But as the rescue operation enters into the next phase, options for rescuers appear limited. The area in which the group remains stranded is only accessible via a narrow flooded channel and attempts to pump water from the cave, or find a natural opening in the roof of the chamber, have so far proved unsuccessful.

The next challenge will be getting the soccer team out of the flooded cave in their weakened condition and without scuba training. The boys range in age from 11 to 16, and their coach is 25.

British divers Rick Stanton and John Volanthen have established a reputation as being among the greatest cave rescuers on the planet. © SWNS

One of the divers explained that the cave was flooded and that it would take some time to get them out. But he assured them that other divers would soon be bringing food and supplies.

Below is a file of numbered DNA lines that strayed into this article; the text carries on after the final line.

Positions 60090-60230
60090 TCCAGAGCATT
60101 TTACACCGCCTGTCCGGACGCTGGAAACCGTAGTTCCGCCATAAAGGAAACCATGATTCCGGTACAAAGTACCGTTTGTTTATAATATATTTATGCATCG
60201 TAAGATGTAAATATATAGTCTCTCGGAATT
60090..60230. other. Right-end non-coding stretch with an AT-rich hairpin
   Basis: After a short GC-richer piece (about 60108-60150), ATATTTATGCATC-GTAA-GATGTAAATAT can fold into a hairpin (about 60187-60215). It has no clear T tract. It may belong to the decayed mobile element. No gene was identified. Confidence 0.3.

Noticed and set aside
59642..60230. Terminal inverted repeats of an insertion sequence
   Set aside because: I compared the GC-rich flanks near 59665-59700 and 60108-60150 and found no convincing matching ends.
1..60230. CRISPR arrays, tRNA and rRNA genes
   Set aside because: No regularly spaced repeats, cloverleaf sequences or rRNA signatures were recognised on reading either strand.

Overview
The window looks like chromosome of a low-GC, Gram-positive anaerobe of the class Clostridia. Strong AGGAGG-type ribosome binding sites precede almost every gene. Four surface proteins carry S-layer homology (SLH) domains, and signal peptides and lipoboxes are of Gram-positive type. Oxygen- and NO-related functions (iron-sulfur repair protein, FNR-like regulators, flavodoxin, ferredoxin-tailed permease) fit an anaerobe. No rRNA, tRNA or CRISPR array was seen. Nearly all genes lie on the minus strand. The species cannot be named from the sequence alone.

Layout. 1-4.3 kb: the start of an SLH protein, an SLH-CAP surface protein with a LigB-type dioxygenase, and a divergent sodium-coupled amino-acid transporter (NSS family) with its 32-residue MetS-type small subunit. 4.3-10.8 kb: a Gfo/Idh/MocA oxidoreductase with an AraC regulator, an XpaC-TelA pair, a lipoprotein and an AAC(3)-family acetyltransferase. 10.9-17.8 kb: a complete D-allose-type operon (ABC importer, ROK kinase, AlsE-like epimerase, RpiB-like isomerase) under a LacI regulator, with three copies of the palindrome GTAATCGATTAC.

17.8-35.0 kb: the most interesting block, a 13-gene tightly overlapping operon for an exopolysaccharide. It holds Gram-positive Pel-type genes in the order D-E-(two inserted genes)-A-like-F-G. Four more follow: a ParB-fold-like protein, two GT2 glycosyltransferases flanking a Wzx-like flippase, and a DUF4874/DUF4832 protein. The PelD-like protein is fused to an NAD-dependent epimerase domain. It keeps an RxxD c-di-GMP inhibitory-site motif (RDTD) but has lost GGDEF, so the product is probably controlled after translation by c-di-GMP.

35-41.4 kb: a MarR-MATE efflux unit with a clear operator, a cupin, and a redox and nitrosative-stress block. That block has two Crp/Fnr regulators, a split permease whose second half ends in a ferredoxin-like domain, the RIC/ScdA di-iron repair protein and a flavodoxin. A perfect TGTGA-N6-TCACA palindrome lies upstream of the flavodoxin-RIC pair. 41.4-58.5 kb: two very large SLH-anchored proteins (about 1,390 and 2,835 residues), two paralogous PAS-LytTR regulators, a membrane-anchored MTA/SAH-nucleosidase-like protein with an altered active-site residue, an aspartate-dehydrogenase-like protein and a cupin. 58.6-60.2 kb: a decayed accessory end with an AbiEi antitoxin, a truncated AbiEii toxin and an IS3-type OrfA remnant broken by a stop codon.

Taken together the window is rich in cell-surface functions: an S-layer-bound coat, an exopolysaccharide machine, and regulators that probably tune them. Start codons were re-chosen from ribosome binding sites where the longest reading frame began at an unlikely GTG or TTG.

“Many people are coming,” the diver, John Volanthen, said. “We are the first.”

Because the boys and their coach went to the cave after soccer practice, it is unlikely they would have had much, if any, food with them. But given how long they survived and the condition in which they were found, health experts say it is certain they had drinkable water, whether from within the cave or brought with them.

“Food is not the priority,” Dr. Lavonas said. “It’s getting them to a safe place. The human body is pretty good at dealing with short–term starvation.”

Kham Phromthep, whose 13–year–old son, Duangpetch Phromthep, was among the boys trapped in the cave, said he was ecstatic when he saw his son in the video.

 

There is an assessment of electronic equipment that may be suitable to pin–point the underground location of the boys and coach with a greater degree of accuracy. The necessary equipment will be sent to Thailand if electronic experts agree on the feasibility

 

NOT OUT YET

Capt. Akanand Surawan, a commander with the Royal Thai Navy, said supplying the group with four months’ worth of food and teaching the boys how to scuba dive is the next phase of the plan to bring them home.